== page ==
Georgian poetry in the face of repression in the 1930s

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Salome Lomouri


The 1930s is one of the most tragic pages in the history of Georgian literature. As a result of Bolshevik rule, Georgian poets had to give up the search for versification and artistic-stylistic forms and, instead of developing modernist trends they almost wholly confined themselves to proletarian themes. In the 1910s-1920s, the highly enriched Georgian verse nearly stopped evolving.

The poets who failed to fit into a common pattern and tried to preserve their individuality were declared the "enemies of the people". They were faced with the choice of either to write Bolshevik poems or to be physically destroyed.

The poetry was focused on the theme of revolution and building of communism. Proletarian literature rejected patriotism and replaced it with internationalism.

Despite the threat of physical destruction, some Georgian poets still managed to adhere to the main path of the development of ancient Georgian poetry in the 1920s and 30s. Along with the older generation, a new generation of poets (Lado Asatiani, Mirza Gelovani, Aleksandre Sajaia, Giorgi Napetvaridze, etc.) appeared on the scene in the early 1930s. These poets were able to revive the forms of national versification under the guise of Soviet internationalism. They adapted the traditional long-meter (20- and 16-syllable) textual structure to the verses on patriotic theme.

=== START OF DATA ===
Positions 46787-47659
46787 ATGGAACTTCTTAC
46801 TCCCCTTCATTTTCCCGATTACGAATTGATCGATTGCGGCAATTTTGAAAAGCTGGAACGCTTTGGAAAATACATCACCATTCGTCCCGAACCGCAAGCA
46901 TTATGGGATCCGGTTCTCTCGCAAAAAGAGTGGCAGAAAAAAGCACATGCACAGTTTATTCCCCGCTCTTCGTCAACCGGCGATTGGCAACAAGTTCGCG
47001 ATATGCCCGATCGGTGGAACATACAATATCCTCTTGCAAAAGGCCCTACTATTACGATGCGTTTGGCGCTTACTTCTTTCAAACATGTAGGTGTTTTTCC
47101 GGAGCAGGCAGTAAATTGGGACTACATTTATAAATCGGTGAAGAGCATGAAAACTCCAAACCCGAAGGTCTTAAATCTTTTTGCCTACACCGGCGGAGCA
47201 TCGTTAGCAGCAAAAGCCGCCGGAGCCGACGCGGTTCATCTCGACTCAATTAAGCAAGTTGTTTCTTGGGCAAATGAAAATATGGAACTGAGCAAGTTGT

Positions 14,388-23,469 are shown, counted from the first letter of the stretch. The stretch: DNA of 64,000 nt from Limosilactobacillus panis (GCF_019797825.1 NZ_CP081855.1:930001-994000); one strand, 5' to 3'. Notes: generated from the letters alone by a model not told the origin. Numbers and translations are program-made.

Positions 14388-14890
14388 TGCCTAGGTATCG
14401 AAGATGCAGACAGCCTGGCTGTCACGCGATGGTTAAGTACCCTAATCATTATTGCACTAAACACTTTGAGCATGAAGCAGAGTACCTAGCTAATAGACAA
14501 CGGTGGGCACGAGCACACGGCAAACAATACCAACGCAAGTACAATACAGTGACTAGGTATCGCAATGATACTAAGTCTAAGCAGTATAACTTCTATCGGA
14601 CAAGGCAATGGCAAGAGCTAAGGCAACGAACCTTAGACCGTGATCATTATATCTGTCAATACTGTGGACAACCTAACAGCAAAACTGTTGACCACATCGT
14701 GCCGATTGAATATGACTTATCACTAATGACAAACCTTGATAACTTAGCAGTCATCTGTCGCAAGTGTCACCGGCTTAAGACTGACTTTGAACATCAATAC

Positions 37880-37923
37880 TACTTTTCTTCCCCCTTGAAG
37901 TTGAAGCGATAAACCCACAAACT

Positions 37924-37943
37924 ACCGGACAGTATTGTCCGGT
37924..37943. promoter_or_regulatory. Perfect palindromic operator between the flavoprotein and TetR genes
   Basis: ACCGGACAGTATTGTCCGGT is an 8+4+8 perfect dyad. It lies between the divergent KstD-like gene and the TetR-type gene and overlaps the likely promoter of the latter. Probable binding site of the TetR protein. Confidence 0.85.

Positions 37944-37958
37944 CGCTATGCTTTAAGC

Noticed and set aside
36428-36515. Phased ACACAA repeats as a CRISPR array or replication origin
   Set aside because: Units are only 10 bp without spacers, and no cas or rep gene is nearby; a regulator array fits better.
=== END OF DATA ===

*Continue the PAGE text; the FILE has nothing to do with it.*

The genre of ballad which occupies a worthy place in the works of the poets of "Our Generation" was also revived. Young authors turned poetic folklore into a source of creativity, and literary verse again came in close contact with folk poetry.

This is especially important because these poets managed to breathe new life into the traditional Georgian verse forms at a time when the Bolshevik regime was leading a broad struggle against "formalism."

Published: Nov 14, 2022

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Colonial, Postcolonial, Decolonial and Neocolonial Experiences